That's what superheroes do — and that's what makes the "Love Is Love" anthology so appropriate. Harry Potter will appear alongside some of the most famous DC characters — such as Batgirl and Superman.

While we could all use a Superman in our lives, especially amid these sorts of senseless acts of violence, we'll have to settle for the next best thing: regular people with a lot of heart.

For "Love Is Love" pre-order information, check out IDW's website.

A breastfeeding mother's experience at Vienna's Schoenbrunn Zoo is touching people's hearts—but not without a fair amount of controversy.

Gemma Copeland shared her story on Facebook, which was then picked up by the Facebook page Boobie Babies. Photos show the mom breastfeeding her baby next to the window of the zoo's orangutan habitat, with a female orangutan sitting close to the glass, gazing at them.

"Today I got feeding support from the most unlikely of places, the most surreal moment of my life that had me in tears," Copeland wrote.

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RumorGuard by The News Literacy Project.

The 2016 election was a watershed moment when misinformation online became a serious problem and had enormous consequences. Even though social media sites have tried to slow the spread of misleading information, it doesn’t show any signs of letting up.

A NewsGuard report from 2020 found that engagement with unreliable sites between 2019 and 2020 doubled over that time period. But we don’t need studies to show that misinformation is a huge problem. The fact that COVID-19 misinformation was such a hindrance to stopping the virus and one-third of American voters believe that the 2020 election was stolen is proof enough.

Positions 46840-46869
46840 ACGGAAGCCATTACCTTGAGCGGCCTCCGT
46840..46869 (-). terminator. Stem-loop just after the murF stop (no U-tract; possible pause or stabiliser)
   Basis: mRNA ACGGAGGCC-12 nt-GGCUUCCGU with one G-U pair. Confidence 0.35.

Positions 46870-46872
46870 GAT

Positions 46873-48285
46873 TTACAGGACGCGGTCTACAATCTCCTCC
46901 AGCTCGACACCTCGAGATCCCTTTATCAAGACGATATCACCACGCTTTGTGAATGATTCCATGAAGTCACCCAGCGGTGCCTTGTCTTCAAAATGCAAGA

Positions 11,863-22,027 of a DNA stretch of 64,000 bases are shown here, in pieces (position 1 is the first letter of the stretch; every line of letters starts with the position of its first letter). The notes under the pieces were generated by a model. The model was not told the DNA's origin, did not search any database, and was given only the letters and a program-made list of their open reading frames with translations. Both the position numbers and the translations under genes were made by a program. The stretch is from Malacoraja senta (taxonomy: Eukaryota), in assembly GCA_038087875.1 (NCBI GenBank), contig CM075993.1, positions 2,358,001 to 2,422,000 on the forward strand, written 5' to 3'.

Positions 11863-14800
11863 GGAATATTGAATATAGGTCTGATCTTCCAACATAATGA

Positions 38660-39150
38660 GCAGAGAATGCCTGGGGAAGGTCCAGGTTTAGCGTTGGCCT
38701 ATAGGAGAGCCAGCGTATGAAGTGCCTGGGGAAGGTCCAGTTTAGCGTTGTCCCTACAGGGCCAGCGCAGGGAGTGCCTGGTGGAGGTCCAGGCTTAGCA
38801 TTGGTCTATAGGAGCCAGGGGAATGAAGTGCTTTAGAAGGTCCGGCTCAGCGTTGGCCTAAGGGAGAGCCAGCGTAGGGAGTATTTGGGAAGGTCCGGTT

What’s worse is that according to Pew Research, only 26% of American adults are able to distinguish between fact and opinion.

To help teach Americans how to discern real news from fake news, The News Literacy Project has created a new website called RumorGuard that debunks questionable news stories and teaches people how to become more news literate.

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Family

A mom describes her tween son's brain. It's a must-read for all parents.

"Sometimes I just feel really angry and I don’t know why."

This story originally appeared on 1.05.19


It started with a simple, sincere question from a mother of an 11-year-old boy.

An anonymous mother posted a question to Quora, a website where people can ask questions and other people can answer them. This mother wrote:

How do I tell my wonderful 11 year old son, (in a way that won't tear him down), that the way he has started talking to me (disrespectfully) makes me not want to be around him (I've already told him the bad attitude is unacceptable)?

It's a familiar scenario for those of us who have raised kids into the teen years. Our sweet, snuggly little kids turn into moody middle schoolers seemingly overnight, and sometimes we're left reeling trying to figure out how to handle their sensitive-yet-insensitive selves.